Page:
Did NASA's Saturn V really melt concrete with sound? - study

New research debunks the myth that Saturn V, a 1960s NASA-made rocket that carried man to the moon, was loud enough to melt concrete and set fire to grass – although it was very loud, the study says.

US astronaut Buzz Aldrin after he and fellow astronaut Neil Armstrong became the first men to land on the Moon during the Apollo 11 space mission July 20, 1969.  (photo credit: REUTERS/NEIL ARMSTRONG/NASA/HANDOUT)
US astronaut Buzz Aldrin after he and fellow astronaut Neil Armstrong became the first men to land on the Moon during the Apollo 11 space mission July 20, 1969.
(photo credit: REUTERS/NEIL ARMSTRONG/NASA/HANDOUT)

There are dozens of popular myths that have been presented throughout space history, including one that the launch of the Apollo-era Saturn V rocket was so loud that the sound itself melted concrete and set fire to grass more than a mile away when it carried humankind to the moon in 1969. This is one internet claim that turns out to be undoubtedly fiction, according to new research by Brigham Young University.

The myth debunking study, published Tuesday in The Journal of the Acoustical Society of America, used a physics-based model to approximate the acoustic levels of Saturn V's trip to our closest celestial neighbor. Researchers obtained a value of 203 decibels, which matched the finite data from the 1960s. To give that number perspective, commercial jet engines range from around 120 to 160 decibels.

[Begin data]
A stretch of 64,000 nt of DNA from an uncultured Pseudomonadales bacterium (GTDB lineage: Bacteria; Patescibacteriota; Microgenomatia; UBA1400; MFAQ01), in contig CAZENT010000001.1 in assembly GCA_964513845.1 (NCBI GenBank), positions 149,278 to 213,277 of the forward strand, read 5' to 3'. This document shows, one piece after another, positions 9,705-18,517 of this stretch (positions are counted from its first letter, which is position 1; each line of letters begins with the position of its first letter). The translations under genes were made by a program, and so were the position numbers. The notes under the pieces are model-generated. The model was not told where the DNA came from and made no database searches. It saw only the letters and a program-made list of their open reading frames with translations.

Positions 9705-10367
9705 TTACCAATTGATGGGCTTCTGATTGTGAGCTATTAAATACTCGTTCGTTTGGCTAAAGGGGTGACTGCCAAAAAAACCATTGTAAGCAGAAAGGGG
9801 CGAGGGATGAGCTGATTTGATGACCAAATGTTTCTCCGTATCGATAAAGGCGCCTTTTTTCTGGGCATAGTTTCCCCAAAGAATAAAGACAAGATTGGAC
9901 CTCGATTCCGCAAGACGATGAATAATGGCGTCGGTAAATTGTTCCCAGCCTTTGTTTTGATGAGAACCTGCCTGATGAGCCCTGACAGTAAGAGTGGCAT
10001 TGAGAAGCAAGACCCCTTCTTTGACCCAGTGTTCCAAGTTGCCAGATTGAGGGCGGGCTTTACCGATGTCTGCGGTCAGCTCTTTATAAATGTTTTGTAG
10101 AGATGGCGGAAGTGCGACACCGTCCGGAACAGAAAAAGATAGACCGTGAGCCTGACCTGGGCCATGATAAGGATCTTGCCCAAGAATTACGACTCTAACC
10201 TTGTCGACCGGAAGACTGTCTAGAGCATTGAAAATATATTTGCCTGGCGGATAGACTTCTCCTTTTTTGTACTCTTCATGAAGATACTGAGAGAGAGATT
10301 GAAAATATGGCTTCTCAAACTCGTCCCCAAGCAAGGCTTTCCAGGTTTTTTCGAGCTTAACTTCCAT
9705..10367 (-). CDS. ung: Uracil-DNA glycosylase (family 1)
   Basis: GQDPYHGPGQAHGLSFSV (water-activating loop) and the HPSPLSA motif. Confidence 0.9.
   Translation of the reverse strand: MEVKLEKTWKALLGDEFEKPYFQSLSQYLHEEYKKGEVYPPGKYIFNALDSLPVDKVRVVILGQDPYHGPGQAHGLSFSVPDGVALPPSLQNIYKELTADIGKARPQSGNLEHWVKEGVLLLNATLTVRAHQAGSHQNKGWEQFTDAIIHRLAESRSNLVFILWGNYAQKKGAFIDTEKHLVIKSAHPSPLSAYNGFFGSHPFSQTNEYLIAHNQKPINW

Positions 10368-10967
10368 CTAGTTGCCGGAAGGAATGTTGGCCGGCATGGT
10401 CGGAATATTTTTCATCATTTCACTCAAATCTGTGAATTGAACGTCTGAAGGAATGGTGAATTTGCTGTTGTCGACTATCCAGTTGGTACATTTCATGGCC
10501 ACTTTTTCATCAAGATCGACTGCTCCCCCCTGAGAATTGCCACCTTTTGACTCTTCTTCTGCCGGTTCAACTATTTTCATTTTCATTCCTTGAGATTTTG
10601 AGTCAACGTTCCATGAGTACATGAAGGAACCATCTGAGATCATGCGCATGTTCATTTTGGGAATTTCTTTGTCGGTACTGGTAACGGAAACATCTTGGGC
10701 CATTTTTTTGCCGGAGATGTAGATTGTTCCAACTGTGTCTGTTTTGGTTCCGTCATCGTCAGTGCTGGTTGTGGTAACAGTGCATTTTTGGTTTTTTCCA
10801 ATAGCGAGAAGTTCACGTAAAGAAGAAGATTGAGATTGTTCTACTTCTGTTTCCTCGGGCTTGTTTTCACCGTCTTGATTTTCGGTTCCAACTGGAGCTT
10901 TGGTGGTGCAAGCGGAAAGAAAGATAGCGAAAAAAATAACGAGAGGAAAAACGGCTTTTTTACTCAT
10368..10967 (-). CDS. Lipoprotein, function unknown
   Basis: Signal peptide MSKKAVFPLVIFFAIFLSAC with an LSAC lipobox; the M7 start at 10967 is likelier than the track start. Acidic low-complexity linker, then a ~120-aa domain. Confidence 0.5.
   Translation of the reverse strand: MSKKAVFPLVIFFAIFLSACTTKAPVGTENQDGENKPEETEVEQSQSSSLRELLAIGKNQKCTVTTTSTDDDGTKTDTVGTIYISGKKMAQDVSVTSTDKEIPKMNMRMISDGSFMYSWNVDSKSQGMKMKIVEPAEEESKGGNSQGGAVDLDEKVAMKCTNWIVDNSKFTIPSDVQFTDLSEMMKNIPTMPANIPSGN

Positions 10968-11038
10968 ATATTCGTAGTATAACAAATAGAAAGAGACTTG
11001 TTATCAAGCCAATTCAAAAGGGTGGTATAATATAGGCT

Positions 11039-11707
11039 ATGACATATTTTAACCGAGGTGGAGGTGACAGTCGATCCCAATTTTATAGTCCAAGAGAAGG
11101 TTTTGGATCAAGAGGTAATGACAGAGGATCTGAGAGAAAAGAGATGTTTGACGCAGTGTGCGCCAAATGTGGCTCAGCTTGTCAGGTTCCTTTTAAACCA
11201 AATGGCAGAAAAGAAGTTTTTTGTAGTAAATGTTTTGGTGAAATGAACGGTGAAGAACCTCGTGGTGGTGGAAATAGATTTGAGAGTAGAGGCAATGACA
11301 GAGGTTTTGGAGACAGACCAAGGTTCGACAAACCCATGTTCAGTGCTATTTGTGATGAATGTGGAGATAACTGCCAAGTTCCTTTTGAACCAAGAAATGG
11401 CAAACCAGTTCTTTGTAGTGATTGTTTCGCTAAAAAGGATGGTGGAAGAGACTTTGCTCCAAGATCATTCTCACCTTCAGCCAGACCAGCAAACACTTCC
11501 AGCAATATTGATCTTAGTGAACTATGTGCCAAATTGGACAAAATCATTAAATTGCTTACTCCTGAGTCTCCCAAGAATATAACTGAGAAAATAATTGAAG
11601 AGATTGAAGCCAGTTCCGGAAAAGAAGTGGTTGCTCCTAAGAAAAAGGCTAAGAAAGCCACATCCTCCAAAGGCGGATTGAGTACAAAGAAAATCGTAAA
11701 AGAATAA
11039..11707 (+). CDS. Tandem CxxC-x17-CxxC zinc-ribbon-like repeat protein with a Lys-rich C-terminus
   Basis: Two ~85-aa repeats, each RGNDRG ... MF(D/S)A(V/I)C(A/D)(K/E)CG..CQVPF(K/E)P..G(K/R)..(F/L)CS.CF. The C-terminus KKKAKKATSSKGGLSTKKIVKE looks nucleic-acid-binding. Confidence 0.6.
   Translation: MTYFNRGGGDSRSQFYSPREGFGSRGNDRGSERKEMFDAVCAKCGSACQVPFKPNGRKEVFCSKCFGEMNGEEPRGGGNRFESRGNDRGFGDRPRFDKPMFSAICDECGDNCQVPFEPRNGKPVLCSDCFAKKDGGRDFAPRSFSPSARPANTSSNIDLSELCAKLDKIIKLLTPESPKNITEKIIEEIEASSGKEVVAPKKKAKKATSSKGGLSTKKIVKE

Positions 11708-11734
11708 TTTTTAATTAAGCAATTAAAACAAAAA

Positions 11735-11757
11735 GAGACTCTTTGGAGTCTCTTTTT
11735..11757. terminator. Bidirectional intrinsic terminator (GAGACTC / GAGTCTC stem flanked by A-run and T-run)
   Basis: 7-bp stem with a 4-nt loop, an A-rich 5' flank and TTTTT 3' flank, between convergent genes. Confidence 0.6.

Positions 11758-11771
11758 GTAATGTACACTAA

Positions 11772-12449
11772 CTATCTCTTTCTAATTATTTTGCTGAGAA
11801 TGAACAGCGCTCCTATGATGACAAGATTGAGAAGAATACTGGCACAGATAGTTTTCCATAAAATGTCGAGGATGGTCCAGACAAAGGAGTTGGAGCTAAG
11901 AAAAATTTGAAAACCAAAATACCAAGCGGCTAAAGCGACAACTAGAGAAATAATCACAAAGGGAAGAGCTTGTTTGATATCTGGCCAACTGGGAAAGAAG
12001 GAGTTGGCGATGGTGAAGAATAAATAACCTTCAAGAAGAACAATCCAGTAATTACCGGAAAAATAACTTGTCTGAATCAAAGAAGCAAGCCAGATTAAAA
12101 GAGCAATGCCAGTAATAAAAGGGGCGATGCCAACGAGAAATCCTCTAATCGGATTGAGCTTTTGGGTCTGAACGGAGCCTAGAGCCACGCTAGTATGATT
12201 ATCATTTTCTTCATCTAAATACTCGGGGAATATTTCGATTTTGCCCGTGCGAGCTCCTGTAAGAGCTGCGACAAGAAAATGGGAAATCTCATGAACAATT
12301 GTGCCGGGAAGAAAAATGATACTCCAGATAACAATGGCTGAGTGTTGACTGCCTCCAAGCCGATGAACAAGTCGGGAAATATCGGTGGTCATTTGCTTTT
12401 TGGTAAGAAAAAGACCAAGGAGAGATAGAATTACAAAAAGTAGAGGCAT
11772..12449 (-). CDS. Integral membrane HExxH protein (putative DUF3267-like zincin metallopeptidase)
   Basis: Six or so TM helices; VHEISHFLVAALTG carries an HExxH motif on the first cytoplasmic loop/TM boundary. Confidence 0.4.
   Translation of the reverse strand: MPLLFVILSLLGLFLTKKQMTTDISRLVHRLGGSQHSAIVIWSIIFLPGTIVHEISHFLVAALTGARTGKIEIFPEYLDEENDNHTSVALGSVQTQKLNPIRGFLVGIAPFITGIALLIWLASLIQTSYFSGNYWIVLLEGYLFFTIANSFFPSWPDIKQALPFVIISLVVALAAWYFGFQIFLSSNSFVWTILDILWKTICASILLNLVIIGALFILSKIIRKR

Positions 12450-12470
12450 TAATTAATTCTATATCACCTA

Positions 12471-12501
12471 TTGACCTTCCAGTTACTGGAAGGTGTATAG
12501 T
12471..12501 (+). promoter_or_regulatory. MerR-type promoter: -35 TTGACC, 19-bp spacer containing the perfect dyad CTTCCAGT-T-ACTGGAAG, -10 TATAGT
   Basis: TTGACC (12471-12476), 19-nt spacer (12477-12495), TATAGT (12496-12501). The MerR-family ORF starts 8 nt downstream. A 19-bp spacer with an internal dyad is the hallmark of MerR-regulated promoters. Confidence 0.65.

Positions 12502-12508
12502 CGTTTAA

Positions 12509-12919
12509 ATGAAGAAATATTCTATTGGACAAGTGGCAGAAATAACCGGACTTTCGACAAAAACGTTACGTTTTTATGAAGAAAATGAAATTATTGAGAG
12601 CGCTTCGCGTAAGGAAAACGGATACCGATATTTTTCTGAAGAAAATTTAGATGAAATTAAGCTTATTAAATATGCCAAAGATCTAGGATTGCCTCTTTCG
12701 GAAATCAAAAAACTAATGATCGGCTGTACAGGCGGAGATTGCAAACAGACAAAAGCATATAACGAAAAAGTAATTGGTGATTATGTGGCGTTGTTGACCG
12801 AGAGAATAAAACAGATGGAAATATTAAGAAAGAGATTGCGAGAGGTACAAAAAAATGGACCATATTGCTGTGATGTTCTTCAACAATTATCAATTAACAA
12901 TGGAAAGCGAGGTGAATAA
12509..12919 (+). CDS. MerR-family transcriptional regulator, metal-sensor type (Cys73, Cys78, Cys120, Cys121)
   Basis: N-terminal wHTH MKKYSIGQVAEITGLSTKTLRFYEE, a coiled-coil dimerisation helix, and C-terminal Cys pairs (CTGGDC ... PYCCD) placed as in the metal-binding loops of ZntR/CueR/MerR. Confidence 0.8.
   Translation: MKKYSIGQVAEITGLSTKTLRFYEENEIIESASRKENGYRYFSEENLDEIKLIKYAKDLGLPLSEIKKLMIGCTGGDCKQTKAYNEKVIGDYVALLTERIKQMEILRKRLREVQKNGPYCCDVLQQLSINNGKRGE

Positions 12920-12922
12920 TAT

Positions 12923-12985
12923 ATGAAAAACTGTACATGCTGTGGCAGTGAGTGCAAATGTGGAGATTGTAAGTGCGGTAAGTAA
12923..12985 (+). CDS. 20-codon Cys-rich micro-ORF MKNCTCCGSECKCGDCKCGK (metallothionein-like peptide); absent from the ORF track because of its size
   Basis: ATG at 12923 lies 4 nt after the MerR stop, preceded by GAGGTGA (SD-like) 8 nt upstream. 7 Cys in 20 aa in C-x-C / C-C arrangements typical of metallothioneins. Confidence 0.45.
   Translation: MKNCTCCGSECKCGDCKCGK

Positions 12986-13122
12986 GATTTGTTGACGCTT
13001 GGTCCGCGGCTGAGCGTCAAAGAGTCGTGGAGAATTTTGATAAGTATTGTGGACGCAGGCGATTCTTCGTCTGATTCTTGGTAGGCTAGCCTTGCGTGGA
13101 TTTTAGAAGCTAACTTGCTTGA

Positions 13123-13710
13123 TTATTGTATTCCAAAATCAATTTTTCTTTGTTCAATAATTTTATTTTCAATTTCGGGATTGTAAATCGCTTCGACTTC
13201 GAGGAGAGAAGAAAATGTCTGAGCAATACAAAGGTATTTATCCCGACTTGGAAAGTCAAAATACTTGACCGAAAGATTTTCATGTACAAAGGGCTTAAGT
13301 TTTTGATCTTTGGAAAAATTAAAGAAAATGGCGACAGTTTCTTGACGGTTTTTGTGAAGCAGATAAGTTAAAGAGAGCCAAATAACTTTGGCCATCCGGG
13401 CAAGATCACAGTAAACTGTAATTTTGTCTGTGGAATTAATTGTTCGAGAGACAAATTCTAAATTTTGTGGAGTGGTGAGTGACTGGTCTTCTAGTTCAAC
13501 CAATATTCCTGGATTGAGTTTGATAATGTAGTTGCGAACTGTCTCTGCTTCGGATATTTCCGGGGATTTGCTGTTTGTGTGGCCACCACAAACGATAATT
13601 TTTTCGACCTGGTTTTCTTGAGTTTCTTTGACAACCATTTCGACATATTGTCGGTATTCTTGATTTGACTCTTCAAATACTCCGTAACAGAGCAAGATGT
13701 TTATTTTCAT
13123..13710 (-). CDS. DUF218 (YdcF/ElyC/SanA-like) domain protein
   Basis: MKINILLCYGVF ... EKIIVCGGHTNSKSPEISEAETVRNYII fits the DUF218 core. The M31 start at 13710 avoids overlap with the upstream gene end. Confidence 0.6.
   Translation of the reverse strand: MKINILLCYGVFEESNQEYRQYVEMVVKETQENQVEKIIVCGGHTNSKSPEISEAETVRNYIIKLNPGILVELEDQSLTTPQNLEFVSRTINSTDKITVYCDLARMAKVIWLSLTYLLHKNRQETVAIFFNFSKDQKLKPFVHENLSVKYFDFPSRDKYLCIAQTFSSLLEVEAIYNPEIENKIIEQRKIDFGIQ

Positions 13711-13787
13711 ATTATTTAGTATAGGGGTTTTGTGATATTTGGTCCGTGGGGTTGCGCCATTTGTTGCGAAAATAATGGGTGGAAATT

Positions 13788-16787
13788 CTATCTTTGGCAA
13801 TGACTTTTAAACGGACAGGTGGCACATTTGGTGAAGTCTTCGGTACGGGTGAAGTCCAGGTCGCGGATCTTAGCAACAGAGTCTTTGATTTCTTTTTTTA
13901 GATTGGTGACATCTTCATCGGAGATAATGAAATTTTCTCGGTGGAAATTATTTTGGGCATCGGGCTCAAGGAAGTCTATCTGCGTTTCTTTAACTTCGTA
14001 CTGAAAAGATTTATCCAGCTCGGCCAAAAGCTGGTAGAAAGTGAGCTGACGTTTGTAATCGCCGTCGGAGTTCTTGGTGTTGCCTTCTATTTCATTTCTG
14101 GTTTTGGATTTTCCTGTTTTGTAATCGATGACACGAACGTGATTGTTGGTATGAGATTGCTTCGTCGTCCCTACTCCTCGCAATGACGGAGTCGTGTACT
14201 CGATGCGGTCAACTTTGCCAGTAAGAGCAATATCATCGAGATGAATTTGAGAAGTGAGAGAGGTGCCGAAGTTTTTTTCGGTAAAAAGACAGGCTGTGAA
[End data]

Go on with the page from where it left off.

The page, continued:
"Decibels are logarithmic, so every 10 decibels is an order of magnitude increase"

Study author Kent Gee

So, while it is true that Saturn V was significantly loud, the levels found in the study show that it was not enough to melt concrete or set grass on fire. 

"Decibels are logarithmic, so every 10 decibels is an order of magnitude increase," said author Kent Gee of BYU. "170 would be equivalent to 10 aircraft engines. 200 would be 10,000 engines!"

View of Earth  from the International Space Station (ISS) orbiting Earth in an image taken by NASA astronaut Christopher J. Cassidy August 19, 2020 (credit: NASA/CHRISTOPHER J. CASSIDY/HANDOUT VIA REUTERS)View of Earth from the International Space Station (ISS) orbiting Earth in an image taken by NASA astronaut Christopher J. Cassidy August 19, 2020 (credit: NASA/CHRISTOPHER J. CASSIDY/HANDOUT VIA REUTERS)

Where does the misinformation around Saturn V come from?

Part of the misunderstanding comes from confusing sound power with sound pressure, the researchers explain.

"The Saturn V has taken on this sort of legendary, apocryphal status," said Gee. "We felt that, as part of the JASA special issue on Education in Acoustics, it was an opportunity to correct misinformation about this vehicle."

NASA's new Space Launch System (SLS) rocket will be larger and louder than the Saturn V, but the agency has since implemented a sound suppression system into its launch pads. For SLS, which surpasses the Saturn V as the world's largest, most powerful launch vehicle – and the first exploration-class rocket built by NASA for human spaceflight since Saturn V – 450,000 gallons (2 million liters) of water will rush onto the pad during launch, reducing the rocket's acoustical levels and protecting viewer's ears.